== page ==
Origin of coefficient
Examples from the Web for coefficient
In the formula for the day of the week why does q have the coefficient 7?A Text-Book of Astronomy|George C. Comstock
How heavy a cake of ice can be dragged over a floor by a horizontal force of 20 lbs., if the coefficient of friction is 0.06?Physics|Willis Eugene Tower
The coefficient of the day sign, 4, is effaced but the remaining parts of the date are perfectly clear.
I hope I have now kept my promise, and made it clear how the coefficient of centrifugal force may be found in this simple way.
A comparison of this coefficient with the sign for zero in figure 54 proves this to be the case.
British Dictionary definitions for coefficient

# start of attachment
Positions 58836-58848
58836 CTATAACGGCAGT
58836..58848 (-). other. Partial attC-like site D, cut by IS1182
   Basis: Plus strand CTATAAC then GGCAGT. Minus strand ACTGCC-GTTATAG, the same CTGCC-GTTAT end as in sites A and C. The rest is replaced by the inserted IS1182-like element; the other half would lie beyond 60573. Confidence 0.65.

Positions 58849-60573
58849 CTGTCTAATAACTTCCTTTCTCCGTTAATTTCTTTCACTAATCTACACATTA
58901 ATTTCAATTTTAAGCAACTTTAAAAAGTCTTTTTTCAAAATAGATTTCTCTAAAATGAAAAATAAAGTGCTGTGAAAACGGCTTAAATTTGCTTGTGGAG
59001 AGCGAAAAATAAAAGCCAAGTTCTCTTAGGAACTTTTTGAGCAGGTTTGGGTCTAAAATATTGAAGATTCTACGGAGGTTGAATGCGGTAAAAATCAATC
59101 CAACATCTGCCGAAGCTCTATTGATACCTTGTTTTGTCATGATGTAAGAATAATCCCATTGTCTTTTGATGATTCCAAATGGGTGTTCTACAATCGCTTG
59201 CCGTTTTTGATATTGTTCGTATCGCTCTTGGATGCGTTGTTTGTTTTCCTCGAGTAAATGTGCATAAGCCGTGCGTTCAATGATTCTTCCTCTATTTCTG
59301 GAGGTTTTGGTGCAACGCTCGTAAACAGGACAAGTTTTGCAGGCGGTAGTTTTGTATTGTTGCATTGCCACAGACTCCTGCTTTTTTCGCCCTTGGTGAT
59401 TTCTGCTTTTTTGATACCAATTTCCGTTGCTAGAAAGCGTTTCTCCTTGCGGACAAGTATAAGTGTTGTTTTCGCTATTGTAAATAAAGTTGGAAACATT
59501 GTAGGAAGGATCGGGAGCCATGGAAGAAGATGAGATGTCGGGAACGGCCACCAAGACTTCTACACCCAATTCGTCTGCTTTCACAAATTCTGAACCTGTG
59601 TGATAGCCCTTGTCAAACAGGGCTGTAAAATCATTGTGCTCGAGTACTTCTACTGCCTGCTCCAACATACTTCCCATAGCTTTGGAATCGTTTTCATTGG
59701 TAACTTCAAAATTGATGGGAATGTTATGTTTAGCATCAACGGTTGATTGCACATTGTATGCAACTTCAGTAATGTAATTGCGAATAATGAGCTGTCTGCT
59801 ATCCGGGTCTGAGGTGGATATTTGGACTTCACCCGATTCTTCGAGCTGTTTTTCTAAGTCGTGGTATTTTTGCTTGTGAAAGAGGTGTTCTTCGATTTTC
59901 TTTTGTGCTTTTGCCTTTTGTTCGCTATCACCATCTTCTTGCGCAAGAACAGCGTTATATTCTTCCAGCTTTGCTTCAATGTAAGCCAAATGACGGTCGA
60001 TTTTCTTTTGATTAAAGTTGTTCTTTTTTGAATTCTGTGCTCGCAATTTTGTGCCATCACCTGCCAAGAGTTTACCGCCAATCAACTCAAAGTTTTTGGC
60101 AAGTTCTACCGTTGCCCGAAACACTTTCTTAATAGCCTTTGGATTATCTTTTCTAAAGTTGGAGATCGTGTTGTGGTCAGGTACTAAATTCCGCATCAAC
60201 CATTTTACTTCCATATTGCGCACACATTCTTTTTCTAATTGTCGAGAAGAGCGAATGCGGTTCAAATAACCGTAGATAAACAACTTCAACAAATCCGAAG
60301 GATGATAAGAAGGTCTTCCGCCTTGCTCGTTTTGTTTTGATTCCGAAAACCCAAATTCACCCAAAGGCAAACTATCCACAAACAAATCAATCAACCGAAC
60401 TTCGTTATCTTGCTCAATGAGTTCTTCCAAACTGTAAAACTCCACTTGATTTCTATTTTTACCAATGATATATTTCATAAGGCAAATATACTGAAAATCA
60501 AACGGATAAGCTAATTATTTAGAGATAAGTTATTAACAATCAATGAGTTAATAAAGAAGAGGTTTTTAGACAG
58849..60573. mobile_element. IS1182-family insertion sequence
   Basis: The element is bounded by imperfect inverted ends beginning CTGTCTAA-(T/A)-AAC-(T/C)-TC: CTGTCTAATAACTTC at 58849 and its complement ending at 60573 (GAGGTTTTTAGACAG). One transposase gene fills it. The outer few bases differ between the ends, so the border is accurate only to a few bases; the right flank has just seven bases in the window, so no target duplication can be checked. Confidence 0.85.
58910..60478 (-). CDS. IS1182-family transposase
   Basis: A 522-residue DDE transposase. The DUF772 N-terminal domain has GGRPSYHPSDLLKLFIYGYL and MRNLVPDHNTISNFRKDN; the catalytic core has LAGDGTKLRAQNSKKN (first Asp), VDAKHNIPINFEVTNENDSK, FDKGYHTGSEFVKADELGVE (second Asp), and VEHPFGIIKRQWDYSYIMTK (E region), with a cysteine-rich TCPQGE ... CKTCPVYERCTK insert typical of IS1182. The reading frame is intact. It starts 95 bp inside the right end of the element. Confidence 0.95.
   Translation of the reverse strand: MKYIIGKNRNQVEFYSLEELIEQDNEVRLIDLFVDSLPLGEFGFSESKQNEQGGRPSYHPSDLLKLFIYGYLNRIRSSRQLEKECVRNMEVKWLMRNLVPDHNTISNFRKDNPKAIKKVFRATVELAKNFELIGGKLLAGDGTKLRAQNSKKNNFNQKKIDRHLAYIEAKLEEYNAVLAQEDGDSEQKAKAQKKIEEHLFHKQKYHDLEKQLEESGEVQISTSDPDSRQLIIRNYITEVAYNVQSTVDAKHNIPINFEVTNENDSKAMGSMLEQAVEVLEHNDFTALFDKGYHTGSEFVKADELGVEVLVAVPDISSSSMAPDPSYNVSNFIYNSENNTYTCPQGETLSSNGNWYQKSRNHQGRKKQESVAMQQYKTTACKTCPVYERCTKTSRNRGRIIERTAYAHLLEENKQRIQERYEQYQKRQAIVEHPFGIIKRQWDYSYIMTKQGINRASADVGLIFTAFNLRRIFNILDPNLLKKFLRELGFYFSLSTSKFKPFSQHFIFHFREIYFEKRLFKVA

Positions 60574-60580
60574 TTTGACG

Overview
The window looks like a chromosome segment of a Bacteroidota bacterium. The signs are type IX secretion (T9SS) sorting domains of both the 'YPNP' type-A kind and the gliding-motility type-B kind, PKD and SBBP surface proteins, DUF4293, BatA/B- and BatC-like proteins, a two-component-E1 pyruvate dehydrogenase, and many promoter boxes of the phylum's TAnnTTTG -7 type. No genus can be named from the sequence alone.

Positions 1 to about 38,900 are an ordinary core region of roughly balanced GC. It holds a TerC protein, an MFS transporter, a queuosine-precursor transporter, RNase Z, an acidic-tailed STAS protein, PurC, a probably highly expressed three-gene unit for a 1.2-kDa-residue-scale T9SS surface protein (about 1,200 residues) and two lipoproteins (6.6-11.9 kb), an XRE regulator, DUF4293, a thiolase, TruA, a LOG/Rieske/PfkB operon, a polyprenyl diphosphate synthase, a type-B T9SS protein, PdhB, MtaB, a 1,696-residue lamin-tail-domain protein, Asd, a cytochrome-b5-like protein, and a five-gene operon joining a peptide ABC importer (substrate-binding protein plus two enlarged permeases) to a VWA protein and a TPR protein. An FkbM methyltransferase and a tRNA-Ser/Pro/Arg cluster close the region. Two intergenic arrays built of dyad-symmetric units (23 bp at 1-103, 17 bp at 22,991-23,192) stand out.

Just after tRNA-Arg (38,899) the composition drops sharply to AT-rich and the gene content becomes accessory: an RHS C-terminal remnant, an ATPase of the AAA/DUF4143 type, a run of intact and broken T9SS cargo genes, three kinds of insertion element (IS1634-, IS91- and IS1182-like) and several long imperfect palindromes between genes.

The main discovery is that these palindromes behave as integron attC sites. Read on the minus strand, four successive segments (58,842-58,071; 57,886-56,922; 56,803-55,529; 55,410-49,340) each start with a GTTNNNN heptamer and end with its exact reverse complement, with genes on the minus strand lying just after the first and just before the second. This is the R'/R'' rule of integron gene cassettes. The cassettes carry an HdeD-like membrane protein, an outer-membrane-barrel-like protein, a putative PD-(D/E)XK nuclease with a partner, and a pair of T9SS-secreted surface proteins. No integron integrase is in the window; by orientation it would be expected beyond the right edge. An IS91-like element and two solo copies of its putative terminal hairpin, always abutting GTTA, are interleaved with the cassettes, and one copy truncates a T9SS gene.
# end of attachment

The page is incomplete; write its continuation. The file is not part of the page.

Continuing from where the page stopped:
- a numerical or constant factor in an algebraic termthe coefficient of the term 3xyz is 3
- the product of all the factors of a term excluding one or more specified variablesthe coefficient of x in 3axyz is 3ayz
Word Origin for coefficient
Word Origin and History for coefficient
also co-efficient, c.1600, from co- + efficient. Probably influenced by Modern Latin coefficiens, which was used in mathematics in 16c., introduced by French mathematician François Viète (1540-1603). As an adjective from 1660s.